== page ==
Tuesday, December 21, 2010

At least some changes can be slow

Yesterday I toured a local daycare center.

It's something I never intended to do - before Acorn's birth, we'd talked about a nanny, or maybe having a family member watch him.

After his birth, when we thought he was coming home at 4 pounds with an oxygen cannula, we chose an insanely expensive private Montessori school that took infants through kindergarteners. They took cloth diapers, they didn't mind oxygen, they didn't mind the 3 month delay in skills. They santized obsessively, and had a culture where kids didn't come to school when they were sick. Our only complaint was the cost, but what could we do? It was certainly something we could afford to pay for, although it was going to require some budget adjustments.

And then came the trach. And nursing. And dozens of appointments.

And here we are - we can see an end to the trach, and with that comes and end to nursing.

Acorn is not the kind of kid you can leave with someone he doesn't know. He's had far too many bad experiences in his sort life to be comfortable with that. His primary day nurse has been with us since he came home, 19 months ago. To take away caregivers he's completely comfortable with, and thrust him into a completely unknown environment full of other children (which he has very little experience with) would be a disaster.

Actually, that lack of social experience is a big part of why we're doing this instead of a nanny. We have a Montessori elementary school in mind, which has a preschool program...but right now there's no way he'd be ready to do that next year without some experience between now and then.

So....yesterday I went and toured the best daycare we'd found in over two dozen calls. It's not Montessori based, but it's attachment-parenting friendly, cloth diaper friendly, low kid to teacher ratios, and close to home. It's a place where everyone works together, and teachers and children alike are expected to treat each other with respect no matter how different they are. It's a place that already signs with their toddlers, so signing isn't a problem; it's a place that routinely has children who come in speaking only a foreign language, no English - so the speech delay doesn't phase them. It's a place that has had challenging behaviors before (2 different kids who were eventually diagnosed as Autistic) so Acorn's quirks aren't going to seem like a big deal. It's a place that's very open to parents sticking around, and who wasn't phased by the statement that he comes with a nurse. They happily challenge kids academically, don't mind 3 year olds who aren't potty trained (though I hope we'll get there in the next 6 months), and treat each child as an individual.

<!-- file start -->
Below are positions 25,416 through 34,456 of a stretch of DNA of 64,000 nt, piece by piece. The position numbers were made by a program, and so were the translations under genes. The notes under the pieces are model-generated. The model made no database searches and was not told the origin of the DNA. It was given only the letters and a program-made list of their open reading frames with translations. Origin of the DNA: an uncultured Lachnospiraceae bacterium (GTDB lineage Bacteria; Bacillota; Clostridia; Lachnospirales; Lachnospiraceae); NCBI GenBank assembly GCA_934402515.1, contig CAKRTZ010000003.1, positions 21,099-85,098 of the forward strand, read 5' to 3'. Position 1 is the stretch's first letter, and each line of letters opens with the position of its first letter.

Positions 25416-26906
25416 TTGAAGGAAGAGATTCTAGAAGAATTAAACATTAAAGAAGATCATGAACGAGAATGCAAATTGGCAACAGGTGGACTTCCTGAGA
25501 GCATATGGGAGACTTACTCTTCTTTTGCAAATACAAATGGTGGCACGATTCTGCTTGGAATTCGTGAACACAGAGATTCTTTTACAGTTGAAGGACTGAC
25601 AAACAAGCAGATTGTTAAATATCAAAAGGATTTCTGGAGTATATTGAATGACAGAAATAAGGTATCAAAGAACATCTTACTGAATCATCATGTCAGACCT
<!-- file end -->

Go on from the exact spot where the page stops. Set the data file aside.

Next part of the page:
It's a place that will work to figure out Acorn, complications and all, and give him some experience with what normal kids do. And they have no problems with him going 2 days a week from January until decannulation, and then switching to full time without a nurse, because by then he'll be comfortable there, know the routine and the kids and the teachers, and removing the nurse shouldn't be an issue.

Or at least, that's the plan...not that he's been all that reliable about doing anything according to plan, but it's the best we've got right now.

Sunday, December 19, 2010


All changes, even the most longed for, have their melancholy; 
for what we leave behind us is a part of ourselves; 
we must die to one life before we can enter another.  
~Anatole France

It's looking like 2011 will be a year of change around here. There's a lot going on behind the scenes - big big changes are afoot. Big changes, and even some little ones, can be scary.